Then, in 2012, Elta sensed an opportunity and offered to equip the Jaguar with its new ELM-2052 AESA radar. This would provide the Jaguar real ability to beat off enemy fighters, even while on its primary mission of ground strike. Says HAL Chairman T Suvarna Raju: “I was delighted when Elta offered the AESA radar for the Jaguar. Elta wanted neither development costs nor more time.”
Elta’s offer, however, came with the condition that at least one more fighter in the IAF’s inventory should field the ELM-2052 AESA radar. To sweeten the deal, Elta offered to work jointly with HAL on an improved version of the ELM-2052.
This was a win-win for both Elta and HAL. “Look at the market HAL provides Elta. The 61 Jaguars being upgraded to DARIN-3 would all be fitted with the ELM-2052. At least 100 Tejas would get the improved version, possibly with more to follow. Meanwhile, 50 IAF Mirage-2000 fighters are being upgraded, but with a manual radar that could become obsolescent quickly. So the improved AESA could eventually equip the Mirage fleet too, adding up to 200-plus radars,” says Raju.
Aerospace industry experts highlight other benefits for Elta. While bearing the design and development cost of the new AESA radar, the Israeli company would save a great deal of money by having flight-testing done on IAF Jaguars. “Israeli Aircraft Industries (IAI is Elta’s parent company) and HAL have signed an agreement that says we would partner IAI in developing the improved AESA radar for the Tejas,” confirms Raju.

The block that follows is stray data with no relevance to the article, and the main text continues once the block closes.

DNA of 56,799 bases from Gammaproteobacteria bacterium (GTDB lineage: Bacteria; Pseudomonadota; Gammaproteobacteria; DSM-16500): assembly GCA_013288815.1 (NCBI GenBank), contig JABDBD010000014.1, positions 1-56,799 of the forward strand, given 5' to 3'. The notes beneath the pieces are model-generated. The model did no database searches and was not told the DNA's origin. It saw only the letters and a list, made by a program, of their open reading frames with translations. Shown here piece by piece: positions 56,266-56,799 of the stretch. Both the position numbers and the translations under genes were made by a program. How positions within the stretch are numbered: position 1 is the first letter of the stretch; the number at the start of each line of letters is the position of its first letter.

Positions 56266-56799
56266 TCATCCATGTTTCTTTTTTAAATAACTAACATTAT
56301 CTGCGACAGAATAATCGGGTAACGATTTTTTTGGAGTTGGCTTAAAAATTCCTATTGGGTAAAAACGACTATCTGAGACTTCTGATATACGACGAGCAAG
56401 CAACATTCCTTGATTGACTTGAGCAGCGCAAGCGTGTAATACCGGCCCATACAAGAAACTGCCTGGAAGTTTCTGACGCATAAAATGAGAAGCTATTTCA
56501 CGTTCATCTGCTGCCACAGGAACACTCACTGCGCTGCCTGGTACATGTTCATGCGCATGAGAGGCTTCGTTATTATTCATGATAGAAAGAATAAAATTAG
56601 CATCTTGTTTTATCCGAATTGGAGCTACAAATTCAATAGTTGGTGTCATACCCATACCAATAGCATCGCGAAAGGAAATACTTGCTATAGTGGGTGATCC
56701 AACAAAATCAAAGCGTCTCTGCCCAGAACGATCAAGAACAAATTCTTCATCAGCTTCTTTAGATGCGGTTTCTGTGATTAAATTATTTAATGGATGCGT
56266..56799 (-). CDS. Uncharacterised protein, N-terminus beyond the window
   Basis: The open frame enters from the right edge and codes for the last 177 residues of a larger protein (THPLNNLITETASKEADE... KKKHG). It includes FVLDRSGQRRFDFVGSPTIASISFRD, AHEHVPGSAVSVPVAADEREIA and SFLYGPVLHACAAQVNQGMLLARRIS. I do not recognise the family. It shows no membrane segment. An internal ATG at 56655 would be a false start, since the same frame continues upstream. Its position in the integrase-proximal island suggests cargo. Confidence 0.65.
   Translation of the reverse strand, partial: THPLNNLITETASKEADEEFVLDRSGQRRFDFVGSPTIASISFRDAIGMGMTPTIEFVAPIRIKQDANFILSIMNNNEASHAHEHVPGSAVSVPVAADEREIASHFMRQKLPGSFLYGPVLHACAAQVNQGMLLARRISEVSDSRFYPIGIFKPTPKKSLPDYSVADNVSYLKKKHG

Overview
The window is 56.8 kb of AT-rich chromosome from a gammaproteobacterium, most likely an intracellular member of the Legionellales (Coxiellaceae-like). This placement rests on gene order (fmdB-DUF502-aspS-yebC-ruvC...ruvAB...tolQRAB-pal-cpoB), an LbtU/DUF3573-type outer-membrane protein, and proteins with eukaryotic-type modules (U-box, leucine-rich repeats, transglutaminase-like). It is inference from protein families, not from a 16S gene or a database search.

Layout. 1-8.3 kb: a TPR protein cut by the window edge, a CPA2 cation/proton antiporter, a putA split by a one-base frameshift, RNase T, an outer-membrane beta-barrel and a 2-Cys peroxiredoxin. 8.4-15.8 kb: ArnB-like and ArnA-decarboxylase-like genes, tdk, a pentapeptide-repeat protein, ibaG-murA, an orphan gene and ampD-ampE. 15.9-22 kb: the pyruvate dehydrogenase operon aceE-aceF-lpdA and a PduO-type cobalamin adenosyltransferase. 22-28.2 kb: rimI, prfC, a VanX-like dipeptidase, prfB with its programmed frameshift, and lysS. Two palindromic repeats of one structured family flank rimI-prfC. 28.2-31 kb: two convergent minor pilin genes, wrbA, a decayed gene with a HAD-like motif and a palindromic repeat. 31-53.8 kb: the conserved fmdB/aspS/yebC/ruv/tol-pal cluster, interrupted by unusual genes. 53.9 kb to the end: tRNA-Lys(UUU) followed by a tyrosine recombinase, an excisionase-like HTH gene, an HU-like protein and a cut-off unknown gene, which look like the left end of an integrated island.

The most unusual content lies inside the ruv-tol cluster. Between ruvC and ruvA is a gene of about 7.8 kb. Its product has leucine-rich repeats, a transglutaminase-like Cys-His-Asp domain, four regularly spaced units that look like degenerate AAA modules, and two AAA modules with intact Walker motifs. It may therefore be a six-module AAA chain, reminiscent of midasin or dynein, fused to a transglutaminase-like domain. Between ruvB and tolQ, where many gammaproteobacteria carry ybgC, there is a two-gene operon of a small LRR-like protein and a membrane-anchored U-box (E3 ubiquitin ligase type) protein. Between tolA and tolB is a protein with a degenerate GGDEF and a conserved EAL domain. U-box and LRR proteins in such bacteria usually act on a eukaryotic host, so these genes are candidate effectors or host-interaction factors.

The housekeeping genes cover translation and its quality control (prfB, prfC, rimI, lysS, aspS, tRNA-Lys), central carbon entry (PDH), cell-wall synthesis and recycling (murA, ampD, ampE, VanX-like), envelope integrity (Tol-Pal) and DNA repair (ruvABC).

Defence ministry sources say the agreement specifies that 60 per cent of the new radar, by value, would be manufactured in India.
The Elta proposal is typical of how Israeli defence companies do business, explains a senior HAL manager. The Israeli Air Force operates US-built F-15 and F-16 fighters, which come fitted with US-designed AESA radar. All this comes to Israel free, as US military aid to a crucial ally. That leaves little space in Israel’s military inventory for equipment built by domestic companies like Elta. Yet, the Israeli government insists on nurturing its defence industry, in case the pipeline from Washington ever shuts. “To stay in business and to fund high-tech R&D, Israeli defence companies like Elta rely heavily on sales to India, particularly the IAF”, says aerospace expert Pushpinder Singh.
Illustrating Israeli capabilities, the Tejas Mark I was already armed with an all-Israeli combination of the Elta EL/M-2032 radar, the Derby and Python air-to-air missiles, and a data link that digitally interconnected these. Indian test pilots say this was a “world-class” air-to-air combat configuration. But now, the Elta-HAL AESA radar could make Tejas a more capable air-defence fighter.